Fossil subduction zone origin for magmas in the Ferrar Large Igneous Province, Antarctica: Evidence from PGE and Os isotope systematics in the Basement Sill of the McMurdo Dry Valleys

Sung Hi Choi, Samuel B Mukasa, Greg Ravizza, Thomas H. Fleming, Bruce D. Marsh, Jean H.J. Bédard

Research output: Contribution to journalArticle

3 Scopus citations

Abstract

Mantle plumes provide an attractive mechanism for generating short-duration, voluminous magmas in large igneous provinces (LIPs) while at the same time providing an explanation for the frequently associated break-up of supercontinents. This model has also been invoked for the Ferrar large igneous province (FLIP) in Antarctica, which zircon and baddeleyite U–Pb dating shows was emplaced over a short duration at 182.7 ± 0.5 Ma, contemporaneously with fragmentation of the supercontinent Gondwanaland. Here, we present platinum-group-element (PGE) and Os-isotopic data for the Basement Sill in the McMurdo Dry Valleys – a part of the FLIP – that challenge the plume interpretation. The Basement Sill samples studied are cumulate-textured gabbro to norite, and pyroxenite with minor ferro- or leuco-lithofacies with MgO ranging from 2 to 19 wt%. The 187Os/188Os values range from 0.1609 ± 0.003 (2σ) to 8.100 ± 1.600 (2σ); the minimum value overlaps with a previously published estimated initial 187Os/188Os ratio for Ferrar magmas of 0.145 ± 0.049 (2σ). The PGE abundance patterns for the Basement Sill define positive, convex-shaped slopes between the IPGE (Os, Ir and Ru) and PPGE (Pt, Pd and Rh). The most significant feature of the entire data set is the extreme sub-chondritic Os/Ir ratios (<0.33), values which are atypical of plume-derived magmas. These low Os/Ir ratios are more consistent with the alternative view that FLIP resulted from the decompression melting of mantle with a fossil subduction zone signature along the proto-Pacific margin of Gondwanaland, disaggregated by rifting related to plate rearrangements during supercontinent break-up. We propose that hydrated fossil subduction zones elsewhere on Earth might account for other short-lived voluminous magmatic events that form LIPs. The remarkably short duration of these events may be due to rapid decompression of hydrated mantle allowing instantaneous large-volume melting which then peters out quickly (<1 Myr) as H2O is expelled from the source rocks and into the melt.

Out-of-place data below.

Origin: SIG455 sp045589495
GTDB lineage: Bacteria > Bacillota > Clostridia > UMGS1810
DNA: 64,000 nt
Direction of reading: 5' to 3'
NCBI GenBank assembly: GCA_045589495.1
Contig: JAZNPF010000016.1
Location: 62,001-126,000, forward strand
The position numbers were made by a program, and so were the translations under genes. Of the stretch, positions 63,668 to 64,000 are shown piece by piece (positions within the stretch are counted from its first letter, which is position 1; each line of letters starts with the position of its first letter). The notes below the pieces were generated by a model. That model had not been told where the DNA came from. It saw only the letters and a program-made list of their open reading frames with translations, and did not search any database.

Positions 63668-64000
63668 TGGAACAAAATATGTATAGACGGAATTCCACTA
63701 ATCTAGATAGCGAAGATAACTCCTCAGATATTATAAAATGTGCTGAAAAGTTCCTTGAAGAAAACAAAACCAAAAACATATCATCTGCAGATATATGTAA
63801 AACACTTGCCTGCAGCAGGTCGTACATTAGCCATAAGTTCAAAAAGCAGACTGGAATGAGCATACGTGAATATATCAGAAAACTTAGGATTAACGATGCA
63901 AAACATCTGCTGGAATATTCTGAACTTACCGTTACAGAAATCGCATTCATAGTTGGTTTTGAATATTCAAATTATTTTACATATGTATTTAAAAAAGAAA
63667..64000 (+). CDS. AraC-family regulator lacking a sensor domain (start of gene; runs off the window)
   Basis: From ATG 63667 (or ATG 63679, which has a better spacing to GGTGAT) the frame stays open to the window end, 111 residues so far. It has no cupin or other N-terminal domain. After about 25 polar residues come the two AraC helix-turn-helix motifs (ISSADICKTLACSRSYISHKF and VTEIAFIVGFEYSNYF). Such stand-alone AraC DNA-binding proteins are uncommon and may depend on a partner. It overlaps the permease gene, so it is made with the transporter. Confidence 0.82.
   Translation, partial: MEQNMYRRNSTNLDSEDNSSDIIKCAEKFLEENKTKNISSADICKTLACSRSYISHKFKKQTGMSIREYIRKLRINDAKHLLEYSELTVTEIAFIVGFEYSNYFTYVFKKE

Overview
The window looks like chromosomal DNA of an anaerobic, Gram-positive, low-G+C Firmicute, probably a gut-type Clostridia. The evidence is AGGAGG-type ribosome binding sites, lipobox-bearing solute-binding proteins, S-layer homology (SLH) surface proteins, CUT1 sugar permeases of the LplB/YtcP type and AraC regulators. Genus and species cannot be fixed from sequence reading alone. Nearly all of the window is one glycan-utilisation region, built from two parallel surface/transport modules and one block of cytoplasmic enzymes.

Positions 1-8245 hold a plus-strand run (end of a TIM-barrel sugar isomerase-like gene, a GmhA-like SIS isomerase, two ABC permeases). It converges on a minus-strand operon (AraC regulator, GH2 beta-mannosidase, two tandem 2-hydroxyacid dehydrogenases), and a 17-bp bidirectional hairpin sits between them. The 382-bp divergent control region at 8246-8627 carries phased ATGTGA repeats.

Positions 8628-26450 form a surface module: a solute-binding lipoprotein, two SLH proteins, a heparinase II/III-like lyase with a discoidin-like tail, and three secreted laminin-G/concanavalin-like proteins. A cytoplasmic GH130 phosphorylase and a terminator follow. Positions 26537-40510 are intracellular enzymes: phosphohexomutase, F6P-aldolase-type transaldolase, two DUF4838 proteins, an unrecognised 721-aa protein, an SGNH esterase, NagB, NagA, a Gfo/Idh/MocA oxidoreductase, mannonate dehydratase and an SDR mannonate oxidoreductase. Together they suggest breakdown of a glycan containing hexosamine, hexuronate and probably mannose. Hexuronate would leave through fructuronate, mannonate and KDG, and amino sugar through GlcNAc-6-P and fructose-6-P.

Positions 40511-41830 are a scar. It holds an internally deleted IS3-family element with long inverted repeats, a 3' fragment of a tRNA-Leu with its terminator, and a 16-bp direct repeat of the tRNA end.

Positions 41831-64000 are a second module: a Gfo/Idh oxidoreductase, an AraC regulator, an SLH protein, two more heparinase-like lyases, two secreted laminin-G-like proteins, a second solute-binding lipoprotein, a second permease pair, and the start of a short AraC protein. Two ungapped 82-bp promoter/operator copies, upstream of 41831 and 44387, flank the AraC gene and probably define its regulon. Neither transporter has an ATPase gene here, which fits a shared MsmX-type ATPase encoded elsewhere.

Original languageEnglish (US)
Pages (from-to)507-519
Number of pages13
JournalEarth and Planetary Science Letters
Volume506
DOIs
StatePublished - Jan 15 2019

Keywords

  • Antarctica
  • Basement Sill
  • Ferrar LIP
  • fossil subduction zone
  • PGE

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